The US faces a pivotal moment of opportunity and risk regarding issues affecting children (aged 0-17 years). Although the US remains the only United Nations member state to not have ratified the Convention on the Rights of the Child (CRC), a child rights framework is essential for child health professionals seeking to advance many issues affecting children in the US. The Reimagining Children’s Rights project (2020-2021) conducted an in-depth environmental scan of relevant literature and policy analysis using the Three Horizons design process to assess strategies that could advance the rights and well-being of children in the US. The project was overseen by a steering committee and informed by an advisory committee composed of youth leaders and experts in children’s rights, advocacy, health, law, and a range of child-specific issues (eg, youth justice, early childhood development), who provided expert input on strategic considerations for advancing children’s rights.
Seven findings about advancing children’s rights in the US are notable, all reflecting current gaps and opportunities for using a whole-child rights framework in the US, even without formal adoption of the CRC. Actionable strategies, tactics, and tools to leverage sustainable change in the multitude of issue areas can advance the current state of children’s rights. High-potential strategies for catalyzing advancement of children’s rights include youth activism, innovations in governance and accountability, legislative action, impact litigation, place-based initiatives, education and public awareness, alignment with other children’s movements, and research. The child rights framework is unifying and adaptive to future unforeseen challenges.
Conclusions and Relevance
Children’s rights provide a powerful, synergistic framework for child health professionals—in partnership with youth and other leaders—to increase equity and protect the rights and well-being of all children in the US.
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CME Disclosure Statement: Unless noted, all individuals in control of content reported no relevant financial relationships. If applicable, all relevant financial relationships have been mitigated.
Accepted for Publication: July 20, 2022.
Published Online: October 24, 2022. doi:10.1001/jamapediatrics.2022.3822
Corresponding Author: Elizabeth Barnert, MD, MPH, MS, Department of Pediatrics, David Geffen School of Medicine at UCLA, University of California, Los Angeles, 10833 Le Conte Ave, 12-467 Marion Davies Children’s Center, Los Angeles, CA 90095 (firstname.lastname@example.org).
Author Contributions: Dr Barnert had full access to all of the data in the study and takes responsibility for the integrity of the data and the accuracy of the data analysis.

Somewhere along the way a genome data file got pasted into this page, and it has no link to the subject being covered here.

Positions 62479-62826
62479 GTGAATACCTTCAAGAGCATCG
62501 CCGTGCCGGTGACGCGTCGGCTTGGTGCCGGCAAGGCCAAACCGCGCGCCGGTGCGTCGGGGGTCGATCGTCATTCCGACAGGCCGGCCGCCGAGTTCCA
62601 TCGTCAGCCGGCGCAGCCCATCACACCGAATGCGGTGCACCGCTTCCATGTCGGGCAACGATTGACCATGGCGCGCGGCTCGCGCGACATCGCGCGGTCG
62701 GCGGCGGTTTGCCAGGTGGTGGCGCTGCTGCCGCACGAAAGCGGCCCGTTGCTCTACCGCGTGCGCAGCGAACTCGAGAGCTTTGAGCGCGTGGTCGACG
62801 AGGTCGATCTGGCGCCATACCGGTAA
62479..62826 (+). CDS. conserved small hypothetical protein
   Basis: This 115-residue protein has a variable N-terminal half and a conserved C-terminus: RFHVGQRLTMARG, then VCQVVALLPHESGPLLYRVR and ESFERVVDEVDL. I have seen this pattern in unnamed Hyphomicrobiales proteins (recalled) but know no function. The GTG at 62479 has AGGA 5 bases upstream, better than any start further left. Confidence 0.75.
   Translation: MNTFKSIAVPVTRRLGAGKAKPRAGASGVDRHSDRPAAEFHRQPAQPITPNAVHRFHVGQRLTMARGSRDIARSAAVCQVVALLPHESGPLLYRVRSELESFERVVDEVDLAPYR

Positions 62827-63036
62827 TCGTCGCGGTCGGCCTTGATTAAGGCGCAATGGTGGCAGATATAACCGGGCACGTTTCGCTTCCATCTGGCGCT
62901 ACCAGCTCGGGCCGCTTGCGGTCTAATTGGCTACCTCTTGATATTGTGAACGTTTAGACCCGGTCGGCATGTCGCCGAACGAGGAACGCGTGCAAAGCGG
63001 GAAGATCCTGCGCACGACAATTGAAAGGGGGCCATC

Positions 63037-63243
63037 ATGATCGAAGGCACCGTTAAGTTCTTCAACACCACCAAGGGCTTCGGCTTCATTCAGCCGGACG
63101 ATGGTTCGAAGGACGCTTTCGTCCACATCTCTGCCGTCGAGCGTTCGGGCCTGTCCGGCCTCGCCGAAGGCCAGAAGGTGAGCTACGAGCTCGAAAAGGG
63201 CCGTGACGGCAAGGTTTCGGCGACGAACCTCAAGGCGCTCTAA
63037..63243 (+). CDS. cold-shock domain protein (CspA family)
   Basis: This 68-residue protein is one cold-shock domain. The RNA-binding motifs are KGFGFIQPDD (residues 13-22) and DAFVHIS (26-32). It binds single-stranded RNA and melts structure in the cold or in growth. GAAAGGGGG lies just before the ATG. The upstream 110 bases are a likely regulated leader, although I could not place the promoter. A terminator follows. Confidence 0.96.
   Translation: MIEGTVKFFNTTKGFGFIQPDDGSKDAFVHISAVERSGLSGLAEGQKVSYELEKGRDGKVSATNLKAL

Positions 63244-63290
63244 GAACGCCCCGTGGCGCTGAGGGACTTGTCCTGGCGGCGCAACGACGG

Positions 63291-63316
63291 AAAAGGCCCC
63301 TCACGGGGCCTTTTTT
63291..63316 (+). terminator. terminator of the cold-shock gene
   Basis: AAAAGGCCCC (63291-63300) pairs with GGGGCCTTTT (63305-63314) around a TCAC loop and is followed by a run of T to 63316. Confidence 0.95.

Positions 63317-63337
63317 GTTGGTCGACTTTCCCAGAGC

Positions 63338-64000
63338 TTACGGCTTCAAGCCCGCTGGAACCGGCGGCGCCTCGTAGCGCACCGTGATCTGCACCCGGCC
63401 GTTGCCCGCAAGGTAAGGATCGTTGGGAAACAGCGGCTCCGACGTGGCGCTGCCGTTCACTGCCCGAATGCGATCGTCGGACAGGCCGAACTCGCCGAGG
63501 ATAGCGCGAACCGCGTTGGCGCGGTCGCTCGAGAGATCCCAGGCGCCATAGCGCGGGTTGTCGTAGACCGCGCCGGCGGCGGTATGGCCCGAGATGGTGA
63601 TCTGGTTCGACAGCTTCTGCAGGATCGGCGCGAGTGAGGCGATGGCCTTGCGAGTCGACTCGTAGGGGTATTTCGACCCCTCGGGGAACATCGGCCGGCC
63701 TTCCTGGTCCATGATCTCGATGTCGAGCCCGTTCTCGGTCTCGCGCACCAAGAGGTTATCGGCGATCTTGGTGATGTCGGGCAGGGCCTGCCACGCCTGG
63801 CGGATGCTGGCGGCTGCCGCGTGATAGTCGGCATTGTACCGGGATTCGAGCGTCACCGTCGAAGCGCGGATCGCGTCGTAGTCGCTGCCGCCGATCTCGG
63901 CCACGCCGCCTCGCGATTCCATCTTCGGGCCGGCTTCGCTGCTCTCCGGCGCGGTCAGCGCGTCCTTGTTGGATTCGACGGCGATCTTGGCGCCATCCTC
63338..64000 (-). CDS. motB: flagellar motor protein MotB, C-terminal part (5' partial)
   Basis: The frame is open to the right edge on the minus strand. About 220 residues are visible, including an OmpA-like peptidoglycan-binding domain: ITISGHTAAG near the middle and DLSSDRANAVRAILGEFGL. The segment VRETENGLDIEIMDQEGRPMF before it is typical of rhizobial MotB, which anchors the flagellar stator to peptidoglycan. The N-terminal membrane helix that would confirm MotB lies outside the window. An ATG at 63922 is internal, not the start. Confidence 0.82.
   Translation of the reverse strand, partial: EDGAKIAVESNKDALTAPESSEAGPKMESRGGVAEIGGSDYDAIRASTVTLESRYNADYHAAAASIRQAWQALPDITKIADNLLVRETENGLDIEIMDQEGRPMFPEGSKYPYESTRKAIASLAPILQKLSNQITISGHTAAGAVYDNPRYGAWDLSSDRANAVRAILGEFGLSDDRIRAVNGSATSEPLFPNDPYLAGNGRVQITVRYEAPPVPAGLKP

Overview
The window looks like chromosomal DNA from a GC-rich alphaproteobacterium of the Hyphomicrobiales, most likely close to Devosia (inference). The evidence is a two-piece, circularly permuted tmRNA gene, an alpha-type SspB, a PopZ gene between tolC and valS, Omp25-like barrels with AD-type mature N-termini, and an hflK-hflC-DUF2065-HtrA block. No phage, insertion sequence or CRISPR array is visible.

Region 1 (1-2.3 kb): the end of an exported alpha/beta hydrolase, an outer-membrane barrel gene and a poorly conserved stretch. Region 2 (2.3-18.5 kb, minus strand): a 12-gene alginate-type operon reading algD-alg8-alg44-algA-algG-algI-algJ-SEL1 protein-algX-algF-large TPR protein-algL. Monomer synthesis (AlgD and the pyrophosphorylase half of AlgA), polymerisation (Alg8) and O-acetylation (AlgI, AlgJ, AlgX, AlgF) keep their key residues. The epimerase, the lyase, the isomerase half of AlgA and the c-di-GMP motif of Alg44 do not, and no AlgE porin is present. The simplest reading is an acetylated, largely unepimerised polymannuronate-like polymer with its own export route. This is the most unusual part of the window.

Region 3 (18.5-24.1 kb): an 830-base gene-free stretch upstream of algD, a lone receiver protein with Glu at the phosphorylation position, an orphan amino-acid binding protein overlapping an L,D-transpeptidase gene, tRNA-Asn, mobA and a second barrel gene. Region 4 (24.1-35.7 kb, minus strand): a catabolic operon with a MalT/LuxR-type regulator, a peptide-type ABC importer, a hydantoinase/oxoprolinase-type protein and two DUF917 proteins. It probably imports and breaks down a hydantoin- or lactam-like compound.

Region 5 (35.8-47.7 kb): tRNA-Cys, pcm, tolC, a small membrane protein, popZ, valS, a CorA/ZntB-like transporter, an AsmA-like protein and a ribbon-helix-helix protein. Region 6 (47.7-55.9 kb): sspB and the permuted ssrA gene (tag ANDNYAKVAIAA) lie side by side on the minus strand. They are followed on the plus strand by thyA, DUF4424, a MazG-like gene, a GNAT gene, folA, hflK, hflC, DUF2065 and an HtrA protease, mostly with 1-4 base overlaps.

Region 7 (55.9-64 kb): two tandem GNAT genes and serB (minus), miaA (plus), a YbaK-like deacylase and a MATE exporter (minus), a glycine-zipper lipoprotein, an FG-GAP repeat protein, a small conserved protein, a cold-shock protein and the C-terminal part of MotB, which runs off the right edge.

Concept and design: All authors.
Acquisition, analysis, or interpretation of data: Barnert, Wright, Choi, Halfon.
Drafting of the manuscript: Barnert, Wright, Choi, Halfon.
Critical revision of the manuscript for important intellectual content: All authors.
Obtained funding: Choi, Halfon.
Administrative, technical, or material support: Barnert, Wright, Choi, Halfon.
Supervision: Barnert, Wright, Halfon.
Conflict of Interest Disclosures: None reported.
Funding/Support: This work was supported by award 77281 from the Robert Wood Johnson Foundation.
Role of the Funder/Sponsor: The funder played an advisory role in the design and conduct of the study, collection, management, analysis, and interpretation of the data. The funder had no role in the preparation, review, and approval of the manuscript; nor the decision to submit the manuscript for publication.
Group Information: The members of the Reimagining Children’s Rights Steering Committee, Advisory Committee, and Project Team appear in the Supplement.
Additional Contributions: We thank Kathryn Wehr, MPH, and Jeanette Elstein, MPH, (Robert Wood Johnson Foundation) for their participation and conceptual contributions to the project; Emily Hotez, PhD, and Mary Berghaus, MPH, for assistance in conceptualizing the project, and Efren Aguilar for sharing artistic talent in graphic design, (UCLA Center for Healthier Children, Families, and Communities); and the advocates and scholars who work tirelessly to advance children’s rights, especially youth leaders. No one was financially compensated for their contribution.
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It is the CME activity provider's responsibility to submit participant completion information to ACCME for the purpose of granting MOC credit.
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